The sound of the horn from the large, white Mustang, parked outside the lobby of the famous MGM Grand, was long and somehow aggressive.
It was parked up on the far side of the area and seemed to have no reason to attract attention.
It was then that the tinted driver’s window wound down to reveal Badou Jack, the WBC super-middleweight champion of the world, grinning the grin of a man with the world at his feet – or rather in his hands.
The slogan on his red t-shirt? ‘Young, Rich and Famous’ and it just about sums him up perfectly. In Las Vegas of all places, world champions are elevated above the rest. But Jack’s journey to the top was about as arduous as it gets. And it’s still not proving easy.
He drew with Lucian Bute to retain his title despite appearing to dominate the fight.
Today he is fresh off the plane from Washington DC, where he drew with Lucian Bute to retain his title despite appearing to dominate the fight. It’s irking him.
‘I hear the WBC are thinking about changing the decision or something,’ he said. ‘I dunno. We will see. I don’t want that draw on my record.’
But you kept your title with that result anyway. ‘Don’t mean nothing,’ he responded. ‘I won that fight.’
Jack was born in Stockholm to a Swedish mother and a Gambian father and made his mark as one of Sweden’s most prolific amateur boxers. He won the national championships five-years running and was named Sweden’s boxer of the year in 2007.
He switched allegiances to the Gambia in the run up to the 2008 Olympics in Beijing and became the first boxer ever to represent the West African republic at the Games. In fact, so big was the excitement around him, that he was chosen as their flag bearer at the opening ceremony.
This Gambian via Sweden decided America was for him.
But he was beaten in the first-round in Beijing and swiftly turned professional back in Sweden. He raced to 5-0 inside a year of turning pro but, somehow, knew there was more to life. That is when this Gambian via Sweden decided America was for him.
He did the rounds over there and was spotted by undefeated icon Floyd Mayweather Jr during a sparring session in 2012. It should have been the start of something great.
But in February 2014, with a world title shot beginning to appear on the horizon, he suffered a crushing first-round knock-out by the little-known Derek Edwards and it was back to square one.
‘All of that, everything that happened to me then,’ he explained. ‘That’s helped me get to where I am today.’
Jack is now world champion. He swiftly rebuilt from that shock loss and, only three fights later, beat Anthony Dirrell to clinch the WBC title that he holds today.
His decision to up sticks to Sin City has been vindicated but before he defended his title against Bute, the 32-year-old arranged a trip to the Gambia for a dose of reality.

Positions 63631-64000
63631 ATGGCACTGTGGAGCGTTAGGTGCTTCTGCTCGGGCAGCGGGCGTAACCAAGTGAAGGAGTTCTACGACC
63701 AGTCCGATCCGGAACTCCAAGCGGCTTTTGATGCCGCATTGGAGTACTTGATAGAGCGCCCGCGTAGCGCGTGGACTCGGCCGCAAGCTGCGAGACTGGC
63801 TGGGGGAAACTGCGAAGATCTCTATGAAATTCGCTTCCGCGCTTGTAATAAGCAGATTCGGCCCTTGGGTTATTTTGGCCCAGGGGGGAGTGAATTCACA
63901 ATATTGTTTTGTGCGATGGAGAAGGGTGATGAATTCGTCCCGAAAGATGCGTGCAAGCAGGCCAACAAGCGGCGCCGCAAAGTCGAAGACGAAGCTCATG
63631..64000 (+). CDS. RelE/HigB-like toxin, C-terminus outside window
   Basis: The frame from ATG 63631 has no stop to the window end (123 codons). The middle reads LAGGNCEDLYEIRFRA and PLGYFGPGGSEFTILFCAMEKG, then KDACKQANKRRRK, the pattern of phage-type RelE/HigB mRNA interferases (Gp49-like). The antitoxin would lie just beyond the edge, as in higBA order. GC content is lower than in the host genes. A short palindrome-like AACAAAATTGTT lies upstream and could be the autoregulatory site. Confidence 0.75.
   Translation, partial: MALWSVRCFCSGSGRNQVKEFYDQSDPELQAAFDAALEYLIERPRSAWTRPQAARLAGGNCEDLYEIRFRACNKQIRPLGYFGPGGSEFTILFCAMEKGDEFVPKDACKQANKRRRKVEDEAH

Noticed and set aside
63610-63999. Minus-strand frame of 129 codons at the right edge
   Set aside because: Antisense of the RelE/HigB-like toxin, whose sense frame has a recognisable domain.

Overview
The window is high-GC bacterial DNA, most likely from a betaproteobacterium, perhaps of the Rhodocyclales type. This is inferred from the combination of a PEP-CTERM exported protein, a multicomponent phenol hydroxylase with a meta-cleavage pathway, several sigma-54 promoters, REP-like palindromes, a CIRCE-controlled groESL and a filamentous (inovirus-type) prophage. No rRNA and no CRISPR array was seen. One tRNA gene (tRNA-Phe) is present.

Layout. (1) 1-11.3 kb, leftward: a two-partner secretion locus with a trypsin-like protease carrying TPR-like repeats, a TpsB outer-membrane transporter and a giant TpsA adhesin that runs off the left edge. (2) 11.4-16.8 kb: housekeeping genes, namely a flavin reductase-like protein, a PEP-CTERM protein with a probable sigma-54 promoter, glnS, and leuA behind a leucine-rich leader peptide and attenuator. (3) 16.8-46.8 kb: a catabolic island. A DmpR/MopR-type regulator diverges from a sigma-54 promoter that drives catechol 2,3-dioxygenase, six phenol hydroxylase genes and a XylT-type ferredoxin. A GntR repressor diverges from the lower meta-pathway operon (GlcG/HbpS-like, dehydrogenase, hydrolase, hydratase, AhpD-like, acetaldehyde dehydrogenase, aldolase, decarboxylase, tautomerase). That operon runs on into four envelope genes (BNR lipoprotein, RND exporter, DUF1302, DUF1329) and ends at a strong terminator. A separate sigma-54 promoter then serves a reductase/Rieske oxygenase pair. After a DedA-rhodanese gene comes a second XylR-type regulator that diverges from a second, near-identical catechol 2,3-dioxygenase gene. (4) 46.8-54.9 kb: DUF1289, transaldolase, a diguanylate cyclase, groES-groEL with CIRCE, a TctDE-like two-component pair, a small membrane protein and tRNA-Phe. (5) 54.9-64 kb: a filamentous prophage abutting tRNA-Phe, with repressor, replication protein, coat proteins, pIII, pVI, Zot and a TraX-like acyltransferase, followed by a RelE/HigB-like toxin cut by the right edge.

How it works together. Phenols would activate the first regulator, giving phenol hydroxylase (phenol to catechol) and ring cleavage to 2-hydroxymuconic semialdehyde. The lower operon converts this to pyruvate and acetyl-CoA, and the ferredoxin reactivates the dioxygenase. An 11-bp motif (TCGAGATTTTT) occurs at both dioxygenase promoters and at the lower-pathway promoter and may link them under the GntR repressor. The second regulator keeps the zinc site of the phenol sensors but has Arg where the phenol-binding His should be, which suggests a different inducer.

‘I met the president and spent time with my family.’
‘I went there at the start of the camp ahead of the Bute fight. I met the president and spent time with my family,’ he says. ‘I had such a good time over there.
‘Going back was a truly humbling experience. You don’t really know what kind of effect you are having on the people until you go back yourself. Seeing it with my own eyes was an incredible experience.
‘If I can become a world champion, why shouldn’t they? We are from the same country after all. I’m extremely proud of my heritage and I hope the Gambian people know that.
‘I hadn’t been there for 15 years. I was back there, met the president and all the boxers and everything. It was amazing; it was inspirational. I won’t be leaving it another 15 years to go back that’s for sure.
‘I’m the first boxing Olympian ever from the Gambia and people have been inspired by that. People see what I’m doing and they want to start training, they want to start hitting the bag.
‘The national team came to my hotel to meet me. They were working out on the beach in front of me. Hopefully I can continue to inspire people over there.’
‘I’m a Gambian born in Sweden who lives in Vegas,’ he said. ‘I think that tells you I’ve got no problem travelling.’
But before he can think about another trip to Africa, this globe trotter might be set for a debut in the United Kingdom.
By retaining his title against Bute, Jack set up a unification clash with London’s James DeGale, who successfully defended his IBF title on the undercard in Washington.
DeGale has not boxed in his hometown for two years now and is desperate to lure Jack to England for their fight, which has been pencilled in for September. Not a problem for Jack.
‘I’m a Gambian born in Sweden who lives in Vegas,’ he said. ‘I think that tells you I’ve got no problem travelling. I would love to go to London.’
‘But they’ve got to pay me the right money, though. That’s what it’s all about now. I’ve got myself to this position, I’m a champion and I should be respected now.’
Jack will take some time to unwind before turning his full attention to DeGale.
‘But, what’s not to love about Vegas? Maybe we should just do it here.’
But, with the bruises from Washington still fading, Jack will take some time to unwind before turning his full attention to DeGale, his fellow Olympian from Beijing.
He will have his hands full, however, following the birth of his first child, a daughter, just a fortnight before his fight with Bute. ‘I’m looking forward to getting home and spending time with her,’ he said. ‘I might eat a little bit and just relax. DeGale is a good fighter and when the time comes that is when we will focus on him.
‘For now it’s time to enjoy my family. I only live like 20-minutes away from here. This is the life I’ve chosen and it’s working out pretty good.’